As you may imagine, this isn't going over well with many Catholics and Catholic-watchers:

 

 

 

 

 

 

 

 

Because what we have here is a weak, feeble effort by U.S. bishops to clean up after the tremendous Church scandal involving abuses of children, and make the Church much better, and now the Vatican telling them - at the last minute no less - to not vote on it. Which of course makes the bishops look very weak, something they aren't supposed to be, given church hierarchy teachings. The other thing the Church has always supported has been allowing governance matters to take place at the lowest possible level of hierarchy, and well, this is a negation of that.

It's also an ironic negation, given that the Pope has effectively allowed China to pick the Church's bishops, while laying a hard hand down on U.S. bishops trying to do their jobs and enact tough new reforms.

What it looks like, and this is just speculation, is maybe McCarrick influencing the Pope to get these bishops out of the picture and replace them with other bishops of perhaps McCarrick's choosing. Could it be that bad? It's certainly a way to get bishops to vote the way the Vatican wants them to vote so that everything will be swept under the rug. If there is some better explanation, I am all ears. But as one of the commentators has said, the optics here are very bad.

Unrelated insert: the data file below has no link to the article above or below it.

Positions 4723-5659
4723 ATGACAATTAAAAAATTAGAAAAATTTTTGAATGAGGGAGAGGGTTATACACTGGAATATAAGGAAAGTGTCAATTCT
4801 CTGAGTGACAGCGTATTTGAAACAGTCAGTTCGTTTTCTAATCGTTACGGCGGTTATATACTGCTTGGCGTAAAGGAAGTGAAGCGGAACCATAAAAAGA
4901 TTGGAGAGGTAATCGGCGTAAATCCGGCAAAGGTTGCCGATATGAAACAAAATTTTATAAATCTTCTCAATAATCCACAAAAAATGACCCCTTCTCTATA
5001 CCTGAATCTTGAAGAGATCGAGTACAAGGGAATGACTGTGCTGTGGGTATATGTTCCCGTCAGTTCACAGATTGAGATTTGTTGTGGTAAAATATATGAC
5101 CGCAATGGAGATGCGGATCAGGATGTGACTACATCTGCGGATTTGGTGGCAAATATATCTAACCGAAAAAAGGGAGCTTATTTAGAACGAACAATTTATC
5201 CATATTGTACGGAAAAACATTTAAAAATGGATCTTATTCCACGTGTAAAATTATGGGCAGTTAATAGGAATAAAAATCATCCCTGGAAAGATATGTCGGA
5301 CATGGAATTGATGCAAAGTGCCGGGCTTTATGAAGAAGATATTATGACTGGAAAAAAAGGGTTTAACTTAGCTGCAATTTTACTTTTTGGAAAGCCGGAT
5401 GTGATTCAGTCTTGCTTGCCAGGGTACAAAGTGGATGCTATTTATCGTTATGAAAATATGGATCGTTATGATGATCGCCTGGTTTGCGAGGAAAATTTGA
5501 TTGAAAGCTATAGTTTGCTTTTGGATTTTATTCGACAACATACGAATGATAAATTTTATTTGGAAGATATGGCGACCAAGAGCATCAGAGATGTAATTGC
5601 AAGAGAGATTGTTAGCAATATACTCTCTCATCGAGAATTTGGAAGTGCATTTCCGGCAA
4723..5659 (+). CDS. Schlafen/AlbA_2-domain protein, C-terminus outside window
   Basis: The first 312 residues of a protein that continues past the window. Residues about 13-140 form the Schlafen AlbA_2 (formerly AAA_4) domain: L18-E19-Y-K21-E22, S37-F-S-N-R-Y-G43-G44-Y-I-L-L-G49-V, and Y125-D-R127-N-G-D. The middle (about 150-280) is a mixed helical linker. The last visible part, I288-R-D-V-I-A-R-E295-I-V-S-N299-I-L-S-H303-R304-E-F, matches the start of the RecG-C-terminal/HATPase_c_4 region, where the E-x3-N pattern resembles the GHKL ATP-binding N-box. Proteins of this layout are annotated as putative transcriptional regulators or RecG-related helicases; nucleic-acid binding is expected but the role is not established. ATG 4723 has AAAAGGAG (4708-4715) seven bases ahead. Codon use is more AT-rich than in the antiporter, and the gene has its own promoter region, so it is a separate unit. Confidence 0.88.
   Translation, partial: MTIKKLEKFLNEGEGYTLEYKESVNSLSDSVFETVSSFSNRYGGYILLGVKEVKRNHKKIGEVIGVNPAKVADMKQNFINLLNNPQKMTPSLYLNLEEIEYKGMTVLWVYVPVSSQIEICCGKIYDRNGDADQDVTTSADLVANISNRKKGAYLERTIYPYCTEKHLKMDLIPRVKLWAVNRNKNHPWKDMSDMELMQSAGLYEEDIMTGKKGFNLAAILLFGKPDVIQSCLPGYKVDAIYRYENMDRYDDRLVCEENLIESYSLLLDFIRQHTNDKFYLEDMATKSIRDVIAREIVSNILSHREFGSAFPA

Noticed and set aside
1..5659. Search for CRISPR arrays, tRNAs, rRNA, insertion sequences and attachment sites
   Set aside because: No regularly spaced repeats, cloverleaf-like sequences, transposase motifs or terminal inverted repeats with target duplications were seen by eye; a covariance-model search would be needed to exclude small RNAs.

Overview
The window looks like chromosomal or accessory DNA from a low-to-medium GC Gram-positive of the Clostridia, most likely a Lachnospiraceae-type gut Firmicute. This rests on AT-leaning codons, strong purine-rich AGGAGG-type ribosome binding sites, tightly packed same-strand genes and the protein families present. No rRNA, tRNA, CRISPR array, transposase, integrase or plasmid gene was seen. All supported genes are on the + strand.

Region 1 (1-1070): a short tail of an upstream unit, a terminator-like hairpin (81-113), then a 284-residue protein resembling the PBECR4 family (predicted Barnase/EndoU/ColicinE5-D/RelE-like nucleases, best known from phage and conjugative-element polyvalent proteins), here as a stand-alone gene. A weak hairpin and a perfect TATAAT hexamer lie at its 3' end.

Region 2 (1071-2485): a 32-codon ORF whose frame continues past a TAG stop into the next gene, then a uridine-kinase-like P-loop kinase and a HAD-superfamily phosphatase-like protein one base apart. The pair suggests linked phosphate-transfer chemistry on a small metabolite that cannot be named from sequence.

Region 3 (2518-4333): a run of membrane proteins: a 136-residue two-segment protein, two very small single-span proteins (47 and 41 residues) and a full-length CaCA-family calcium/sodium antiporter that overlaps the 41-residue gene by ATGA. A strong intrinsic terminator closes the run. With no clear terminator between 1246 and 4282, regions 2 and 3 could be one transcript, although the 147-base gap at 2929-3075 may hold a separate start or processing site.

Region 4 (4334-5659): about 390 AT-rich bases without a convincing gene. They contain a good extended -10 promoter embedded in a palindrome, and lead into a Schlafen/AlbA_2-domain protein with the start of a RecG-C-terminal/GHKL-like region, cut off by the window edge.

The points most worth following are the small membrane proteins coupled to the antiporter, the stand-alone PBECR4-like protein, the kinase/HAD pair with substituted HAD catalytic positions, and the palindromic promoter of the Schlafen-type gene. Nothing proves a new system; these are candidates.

Pope Francis has been credibly accused by Church dissidents of being a "dictator pope," a title which reportedly gets his goat, but well, he's living up to it with his latest move with the U.S. bishops.

According to the Daily Caller:

The U.S. Conference of Catholic Bishops (USCCB) planned to adopt new protocols to hold bishops accountable concerning sex abuse, but the Vatican halted their efforts Monday.